she combines the relatable (“I like poetry too!”) and the deeply unfamiliar (“Holy staff… teat of heaven…? diorite…??”) in an inherently compelling way.
People love historical “firsts.”
Now let’s move on to another resident of Ur, some five hundred years later.
II. Ea-Nāṣir, the Unreliable Copper Merchant
We don’t know much about Ea-nāṣir. But we definitely know that he had problems with customer service. Ea-nāṣir was a copper merchant who resided in Ur circa 1750 BCE. It would seem that he made business trips to the region of Dilmun, which corresponds roughly to present-day Bahrain and Kuwait, to purchase copper and resell it back in Sumeria.
Judging from the size of the house in Ur which is thought to belong to him, Ea-nāṣir was a wealthy man. You can see the site plan of the house below:
It was in that house, in Room 6 to be exact, that archaeologists recovered at least two letters from clients of Ea-nāṣir’s who were none too happy with the quality of his copper.
Here is a translation of the most famous such “complaint tablet,” sent by a customer named Nannî:
Another complaint tablet to Ea-nāṣir reads, in part, “do you not know how tired I am?”
As I wrote about here, I’ve been developing a historical simulation assignment in which students will role-play as either Ea-nāṣir himself or one of his customers. I think it’s a fascinating case study of how long-distance commerce worked in ancient Mesopotamia.
Here, too, I think that the combination of familiarity and the foreign — and the “historical first” of “first customer service complaint” — probably lies behind Ea-Nasir’s surprising contemporary popularity.
One thing I find hilarious about Ea-nāṣir fandom is that the Internet has rallied around him. I’m on Nannî’s side, personally. If you read the complaint above, it all sounds reasonable enough. (He said he would give good ingots to Gimil-Sîn, dammit!)
But the people selling shirts about the incident are Team Ea-nāṣir:
III. Kikkuli, the Master Horse Trainer…
… has already been introduced. One thing I want to highlight about him here, though, is how deeply unfamiliar — even mysterious — his cultural context is. You may have heard of Hittites, who were the perennial opponents of ancient Egypt. But Kikkuli was not a Hittite. He was a Hurrian. To be more precise, he was a native of the largest of the so-called “Hurrian kingdoms,” the Kingdom of Mitanni, which overlapped with present-day Kurdistan.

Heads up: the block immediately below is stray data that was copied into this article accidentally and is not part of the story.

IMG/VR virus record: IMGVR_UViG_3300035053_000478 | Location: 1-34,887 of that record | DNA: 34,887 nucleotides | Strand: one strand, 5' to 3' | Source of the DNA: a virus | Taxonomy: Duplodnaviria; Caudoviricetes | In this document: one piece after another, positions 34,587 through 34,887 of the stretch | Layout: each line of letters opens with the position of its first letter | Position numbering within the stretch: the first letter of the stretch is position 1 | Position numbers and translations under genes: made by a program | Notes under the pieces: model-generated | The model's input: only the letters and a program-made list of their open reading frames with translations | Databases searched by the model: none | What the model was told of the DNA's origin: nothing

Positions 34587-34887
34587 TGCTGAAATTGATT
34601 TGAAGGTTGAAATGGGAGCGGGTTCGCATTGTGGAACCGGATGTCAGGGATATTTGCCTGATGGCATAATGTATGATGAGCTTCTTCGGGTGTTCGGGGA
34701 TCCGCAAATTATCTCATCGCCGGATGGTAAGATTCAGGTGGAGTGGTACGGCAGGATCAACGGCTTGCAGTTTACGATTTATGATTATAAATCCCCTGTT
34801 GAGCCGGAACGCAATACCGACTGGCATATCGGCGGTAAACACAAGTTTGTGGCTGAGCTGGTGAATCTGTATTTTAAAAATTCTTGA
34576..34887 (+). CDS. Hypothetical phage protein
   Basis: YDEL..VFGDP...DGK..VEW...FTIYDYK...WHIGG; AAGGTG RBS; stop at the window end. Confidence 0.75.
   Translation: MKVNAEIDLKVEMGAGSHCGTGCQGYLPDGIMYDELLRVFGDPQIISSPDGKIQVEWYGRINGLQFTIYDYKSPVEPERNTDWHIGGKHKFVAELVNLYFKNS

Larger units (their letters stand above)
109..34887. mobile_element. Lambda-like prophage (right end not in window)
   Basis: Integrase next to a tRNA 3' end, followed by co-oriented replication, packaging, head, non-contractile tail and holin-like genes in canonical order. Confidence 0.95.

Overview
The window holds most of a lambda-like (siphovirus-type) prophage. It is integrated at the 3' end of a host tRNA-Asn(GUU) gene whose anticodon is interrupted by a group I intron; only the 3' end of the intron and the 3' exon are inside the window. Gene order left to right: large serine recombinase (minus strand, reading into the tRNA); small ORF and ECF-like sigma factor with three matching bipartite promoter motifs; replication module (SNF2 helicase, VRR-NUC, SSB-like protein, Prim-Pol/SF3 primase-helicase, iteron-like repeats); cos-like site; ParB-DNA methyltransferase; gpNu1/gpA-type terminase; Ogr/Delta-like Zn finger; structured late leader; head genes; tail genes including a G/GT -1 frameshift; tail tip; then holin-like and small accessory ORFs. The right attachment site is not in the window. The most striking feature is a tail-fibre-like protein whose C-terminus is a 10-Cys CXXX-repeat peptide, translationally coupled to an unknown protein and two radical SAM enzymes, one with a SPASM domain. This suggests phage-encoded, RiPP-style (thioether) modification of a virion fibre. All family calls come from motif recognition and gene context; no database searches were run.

The Hurrians are one of those ancient civilizations we know vanishingly little about, a culture where a single new archaeological find could rewrite history books. They spoke a language isolate with no known descendants today. Linguists have proposed various theories linking it to contemporary languages, my favorite being a hypothetical Sino-Caucasian family, but it remains deeply obscure.
Kikkuli’s horse manual is among the only surviving remnants of this lost culture. Today, the Hurrians are basically forgotten aside from the scholarship of a handful of anrchaeologists and linguists. But Kikkuli and his message about the proper way to train horses lives on.
To put that in perspective, imagine if the only artifact from the entire history of the United States that continued to interest the people of the year 5000 CE ended up being a book about cat care.
IV. Concluding thoughts
It is likely that the number of followers of the Ea-nāṣir subreddit (31,000+) is higher than the combined enrollment of every university class on ancient Sumeria... ever. And it’s not because of untapped public fascination with epigraphy. Instead, it’s because we are drawn to people from the past whose stories are both relatable and strange. Ea-nāṣir was an over-confident entrepreneur who ignored customer service complaints. We’ve all met that guy. Enheduanna’s poetry emerges from a historical record like a breath of fresh air. Before her: thousands of inscriptions about barley distribution, irrigation ditch digging, and the lineage of kings. After her: actual poems that people still like to read.
But it’s not just about familiarity. There also needs to be mystery.
Enheduanna was a poet, and that makes her writings more approachable than, say, the Sumerian King List. Yet, as we saw, much of her poetry is mystifying to modern ears. And what about Ea-nāṣir, the copper merchant? His story ends without a resolution: we have a record of his customer complaints, but no information about his or his customers’ fate. Nannî and Ea-nāṣir live in an eternal present. Their dispute remains (from our perspective) unresolved.
As for Kikkuli? It turns out that his horse manual is one of two reasons he’s famous. The other is a mysterious link to the proto-Indo-Iranic language, which he uses on occasion to describe horse-related terminology, and which might suggest some connection to Vedic-era migrations into Iran and India.
This meme-ification of certain figures from the past is, undeniably, a distorting factor in understanding history. How many other amazing stories and memorable characters from that world have disappeared without a trace, simply because no one left a record of them?
On the other hand, figures like Enhedduana are genuinely useful for teaching and popularizing the past. We just need to remember that for every Kikkuli, there were orders of magnitude more fascinating people from the deep past whose lives can never be accessed.
A thousand potential historical memes, lost in time… like tears in rain.
But at least we have r/ReallyShittyCopper.